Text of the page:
Are expensive nurseries crucial for children in the UAE?

Parents divided over the issue

Sending toddlers to a nursery is proving to be crunching many household budgets, forcing families to keep them at home instead.

“The fees for Kindergarten in the American School (ranges between) Dh45,000 and Dh65,000. That is more than what I paid for my college! Not sure how I will manage it,” wrote an expat on an online forum.

Nursery fees are calculated based on the number of days a child attends class. “Our fees are calculated depending on how often they attend the nursery. It could be anywhere between three times a week to five,” informed an attendant at a popular British nursery.

The nurseries that are located towards Jumeriah are more popular and hence pinch the pocket more. “A top British nursery in Al Safa charges Dh10,000 for five days (per term), with their classes clocked between 7.30am to 12.30pm. And, if you want to keep them till 3pm, they charge Dh12,250,” reported a parent.

With each term consisting of three months, the basic fee can be easily broken down to Dh3,333 per month. This means that even a nanny would come cheaper, with the minimum spending at Dh1,500 for a well-trained one.

It’s this huge division in numbers that’s encouraging many parents to keep their kids at home.

“Our nanny is extremely good with my son and she has already taught him numbers, shapes, alphabets and animals. This way, he’s at home, away from infections and it fits within our budget,” reasoned a mother of a two-year-old. “And his interactions with other kids are good, so I don’t find any reason to send him to a nursery.”

This school of thought believe that splurging on nurseries is unnecessary. “It’s just playtime with other kids, it’s not like they are being taught anything. So, spending so much money for them to play with other kids is pointless,” elaborated Ritika Khanna. “I’d rather send my son to the play area in our building. There are a lot of kids and my son enjoys playing with them.”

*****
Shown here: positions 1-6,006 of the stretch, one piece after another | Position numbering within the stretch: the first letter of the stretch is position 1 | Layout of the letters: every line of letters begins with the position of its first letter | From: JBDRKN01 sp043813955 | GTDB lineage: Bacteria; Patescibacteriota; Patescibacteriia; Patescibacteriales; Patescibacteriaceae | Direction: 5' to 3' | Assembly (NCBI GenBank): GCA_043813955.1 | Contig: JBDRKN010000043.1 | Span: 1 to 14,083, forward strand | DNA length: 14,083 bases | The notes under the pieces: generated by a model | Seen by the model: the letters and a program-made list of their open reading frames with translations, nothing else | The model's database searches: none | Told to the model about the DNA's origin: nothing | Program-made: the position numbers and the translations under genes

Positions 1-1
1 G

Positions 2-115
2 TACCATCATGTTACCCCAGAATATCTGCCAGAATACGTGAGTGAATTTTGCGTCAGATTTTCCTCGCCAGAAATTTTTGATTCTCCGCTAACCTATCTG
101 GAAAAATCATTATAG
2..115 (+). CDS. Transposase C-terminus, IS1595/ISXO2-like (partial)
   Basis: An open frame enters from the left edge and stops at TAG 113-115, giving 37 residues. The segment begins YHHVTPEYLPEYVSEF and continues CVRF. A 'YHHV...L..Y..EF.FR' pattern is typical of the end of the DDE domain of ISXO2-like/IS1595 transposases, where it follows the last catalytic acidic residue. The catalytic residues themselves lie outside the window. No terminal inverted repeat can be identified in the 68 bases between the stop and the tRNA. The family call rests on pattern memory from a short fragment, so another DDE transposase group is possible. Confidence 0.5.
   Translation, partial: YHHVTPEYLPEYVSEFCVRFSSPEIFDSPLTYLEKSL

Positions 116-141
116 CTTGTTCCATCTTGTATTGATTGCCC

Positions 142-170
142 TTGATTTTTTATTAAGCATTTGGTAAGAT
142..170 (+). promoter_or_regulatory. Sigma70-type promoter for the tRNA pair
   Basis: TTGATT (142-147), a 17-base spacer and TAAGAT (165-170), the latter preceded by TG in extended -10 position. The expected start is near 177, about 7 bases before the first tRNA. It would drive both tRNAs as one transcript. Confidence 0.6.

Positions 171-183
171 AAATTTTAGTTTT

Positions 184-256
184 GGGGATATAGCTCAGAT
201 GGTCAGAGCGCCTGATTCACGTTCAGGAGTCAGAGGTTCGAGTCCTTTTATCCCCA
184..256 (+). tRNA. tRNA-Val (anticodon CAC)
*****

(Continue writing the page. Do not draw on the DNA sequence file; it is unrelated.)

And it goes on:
Also, parents have to shell more money if they want to keep their children for longer hours or till their office hours ends. “Most nurseries charge extra for the additional hours, adding to the already expensive fee,” added Mithun, father of a one-year-old girl.

Often the decision to send kids to nurseries is more out of necessity than choice. With many double-income households in Dubai, it’s tough for many to find a trustworthy nanny.

“Since my husband and I work long hours, we decided to send our daughter to a nursery. And, it has worked out perfectly for us. She is a lot more interactive and has started speaking well. I doubt she would have turned out so well if we had left her at home with a nanny,” insisted Linda, mother of an 18-month-old.

The fees, many argued, are because of the individual attention the toddlers need. “Most kids are not potty-trained and the nursery will have to hire extra help to tackle the problem. Also, they invest a lot of care and effort in taking care of each child. It’s a lot of work,” added mother of two girls, Sheila.

Nadia, a mother of a 24-month-old, claimed it is important to send your child to a nursery. “They learn so much and it helps to develop their personality. It also prepares them for school.”

In fact, it is interesting to note that some nurseries are actually more expensive than top Asian schools in the city. And, this when nurseries remain opened for just a few hours in the morning while the schools function for the entire day.

“I pay an annual fee of Dh26,000 for my daughter’s nursery while my older son’s school fee at Dubai Public School is only Dh9,326. She spends only a few hours there, while he spends an entire day in school,” contrasted an Indian parent.

While parents remain divided on the perks of nursery education or the lack of it, educationists insist it boils down to personal choice. “There’s no concrete evidence that shows that children who didn’t attend nurseries didn’t fare well in school,” informed an expert.

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